Many companies are using the Insurance Services Office (ISO) excess wind procedure (or an internally developed variation), removing wind losses from their historical data and accounting for those losses using a factor derived from the last 20—30 years of experience. There are two main components to these approaches: First, and importantly, determine what losses to remove from the experience data to avoid double counting and second, develop a sound method to add back in the loss potential.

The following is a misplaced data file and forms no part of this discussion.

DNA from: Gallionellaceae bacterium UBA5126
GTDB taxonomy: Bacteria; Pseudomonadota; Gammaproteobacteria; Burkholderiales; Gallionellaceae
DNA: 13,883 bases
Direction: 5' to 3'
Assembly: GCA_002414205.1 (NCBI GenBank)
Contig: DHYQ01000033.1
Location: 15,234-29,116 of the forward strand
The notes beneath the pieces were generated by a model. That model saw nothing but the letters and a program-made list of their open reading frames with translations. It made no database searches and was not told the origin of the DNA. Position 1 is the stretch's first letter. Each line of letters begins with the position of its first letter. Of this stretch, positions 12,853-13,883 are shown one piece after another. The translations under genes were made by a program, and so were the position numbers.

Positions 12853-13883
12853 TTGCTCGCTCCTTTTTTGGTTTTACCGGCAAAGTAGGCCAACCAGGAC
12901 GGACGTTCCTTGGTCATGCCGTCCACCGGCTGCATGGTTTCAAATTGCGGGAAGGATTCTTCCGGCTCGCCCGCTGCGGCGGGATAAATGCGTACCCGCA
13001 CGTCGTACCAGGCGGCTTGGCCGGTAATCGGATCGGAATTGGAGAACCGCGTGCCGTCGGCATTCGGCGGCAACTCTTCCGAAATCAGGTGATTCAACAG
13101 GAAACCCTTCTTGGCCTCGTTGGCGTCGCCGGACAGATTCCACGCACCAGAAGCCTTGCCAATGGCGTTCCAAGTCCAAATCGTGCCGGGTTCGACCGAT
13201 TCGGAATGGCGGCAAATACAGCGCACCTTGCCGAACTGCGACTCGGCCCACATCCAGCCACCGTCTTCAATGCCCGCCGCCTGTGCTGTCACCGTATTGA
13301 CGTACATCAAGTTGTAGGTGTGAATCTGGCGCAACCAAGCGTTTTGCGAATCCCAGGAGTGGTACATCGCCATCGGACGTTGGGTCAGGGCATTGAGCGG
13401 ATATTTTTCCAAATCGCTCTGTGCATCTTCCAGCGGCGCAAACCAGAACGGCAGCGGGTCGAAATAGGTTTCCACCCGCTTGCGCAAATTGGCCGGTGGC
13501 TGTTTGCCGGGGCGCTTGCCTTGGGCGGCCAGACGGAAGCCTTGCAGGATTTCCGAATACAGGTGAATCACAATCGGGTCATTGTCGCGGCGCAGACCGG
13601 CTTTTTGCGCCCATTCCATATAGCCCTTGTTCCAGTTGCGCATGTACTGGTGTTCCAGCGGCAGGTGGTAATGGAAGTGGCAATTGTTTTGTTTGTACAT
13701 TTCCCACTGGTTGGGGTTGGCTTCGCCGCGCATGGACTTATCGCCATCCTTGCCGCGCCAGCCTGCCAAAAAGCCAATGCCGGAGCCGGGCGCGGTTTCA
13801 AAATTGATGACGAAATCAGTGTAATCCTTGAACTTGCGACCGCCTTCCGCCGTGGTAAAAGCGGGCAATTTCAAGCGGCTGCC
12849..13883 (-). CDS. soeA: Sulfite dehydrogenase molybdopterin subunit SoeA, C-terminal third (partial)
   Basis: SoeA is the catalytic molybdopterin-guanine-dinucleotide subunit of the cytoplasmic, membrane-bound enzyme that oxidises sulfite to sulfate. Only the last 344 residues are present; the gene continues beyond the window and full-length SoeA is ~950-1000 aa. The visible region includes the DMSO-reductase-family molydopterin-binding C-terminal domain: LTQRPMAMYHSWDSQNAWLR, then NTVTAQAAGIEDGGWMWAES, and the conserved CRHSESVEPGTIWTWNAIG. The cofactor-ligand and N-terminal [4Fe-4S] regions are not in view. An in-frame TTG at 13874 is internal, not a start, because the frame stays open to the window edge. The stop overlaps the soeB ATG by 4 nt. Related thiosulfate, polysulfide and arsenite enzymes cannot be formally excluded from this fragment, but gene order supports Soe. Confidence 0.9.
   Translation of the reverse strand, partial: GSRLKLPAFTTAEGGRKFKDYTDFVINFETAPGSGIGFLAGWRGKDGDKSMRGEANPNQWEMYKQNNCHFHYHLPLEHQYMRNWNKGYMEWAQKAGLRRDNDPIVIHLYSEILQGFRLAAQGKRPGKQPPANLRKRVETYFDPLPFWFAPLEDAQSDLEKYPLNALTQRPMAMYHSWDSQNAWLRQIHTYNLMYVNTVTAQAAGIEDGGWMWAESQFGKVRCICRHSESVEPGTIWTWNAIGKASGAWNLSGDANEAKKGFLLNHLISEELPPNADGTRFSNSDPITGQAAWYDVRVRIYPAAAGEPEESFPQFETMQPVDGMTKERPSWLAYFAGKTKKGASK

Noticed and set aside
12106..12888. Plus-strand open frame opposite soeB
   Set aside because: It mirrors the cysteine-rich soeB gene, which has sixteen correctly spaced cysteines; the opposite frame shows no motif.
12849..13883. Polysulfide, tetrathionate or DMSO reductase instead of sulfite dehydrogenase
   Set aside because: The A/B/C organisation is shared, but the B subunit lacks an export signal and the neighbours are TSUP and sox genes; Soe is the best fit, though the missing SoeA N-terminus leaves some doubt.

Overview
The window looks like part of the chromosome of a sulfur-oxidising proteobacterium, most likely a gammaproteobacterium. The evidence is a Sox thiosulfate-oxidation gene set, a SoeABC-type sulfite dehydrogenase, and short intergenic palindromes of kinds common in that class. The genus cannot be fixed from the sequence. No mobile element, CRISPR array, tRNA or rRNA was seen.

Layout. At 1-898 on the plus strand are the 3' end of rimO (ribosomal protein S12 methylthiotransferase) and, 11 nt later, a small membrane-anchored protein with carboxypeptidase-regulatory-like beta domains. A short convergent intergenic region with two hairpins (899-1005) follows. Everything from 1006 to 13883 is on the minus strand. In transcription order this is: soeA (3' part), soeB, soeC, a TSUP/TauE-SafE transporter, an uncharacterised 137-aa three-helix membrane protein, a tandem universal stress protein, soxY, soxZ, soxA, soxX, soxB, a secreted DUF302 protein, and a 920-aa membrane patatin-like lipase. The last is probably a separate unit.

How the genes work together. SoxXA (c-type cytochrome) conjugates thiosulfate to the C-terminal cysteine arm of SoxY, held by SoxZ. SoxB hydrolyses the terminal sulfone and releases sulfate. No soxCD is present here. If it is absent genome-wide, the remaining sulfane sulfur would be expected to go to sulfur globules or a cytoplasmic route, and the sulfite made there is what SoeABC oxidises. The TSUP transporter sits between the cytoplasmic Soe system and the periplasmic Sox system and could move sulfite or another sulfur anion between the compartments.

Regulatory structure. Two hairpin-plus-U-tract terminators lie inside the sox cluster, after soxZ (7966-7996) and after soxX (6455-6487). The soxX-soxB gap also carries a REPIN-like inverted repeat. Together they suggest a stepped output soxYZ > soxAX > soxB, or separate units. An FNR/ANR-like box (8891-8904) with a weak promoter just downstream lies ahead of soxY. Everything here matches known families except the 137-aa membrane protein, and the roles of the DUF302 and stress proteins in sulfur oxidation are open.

The frequency of severe thunderstorms may lead some insurance companies to believe that they have sufficient data to manage and price severe thunderstorm risk without the use of probabilistic tools. However, an excess wind factor is unlikely to capture the tail risk associated with this peril because the method relies only on the company's historical claims data. Most companies are unlikely to have experienced a "normal" amount of extreme low frequency/high severity losses within the timeframe of the available data and, further, historical claims data do not reflect a company's current exposure distributions. The Casualty Actuarial Society (CAS) Statement of Principles Regarding Property and Casualty Ratemaking states that "A rate provides for all costs associated with the transfer of risk." And thus we are motivated to explore additional ways to incorporate the tail risk.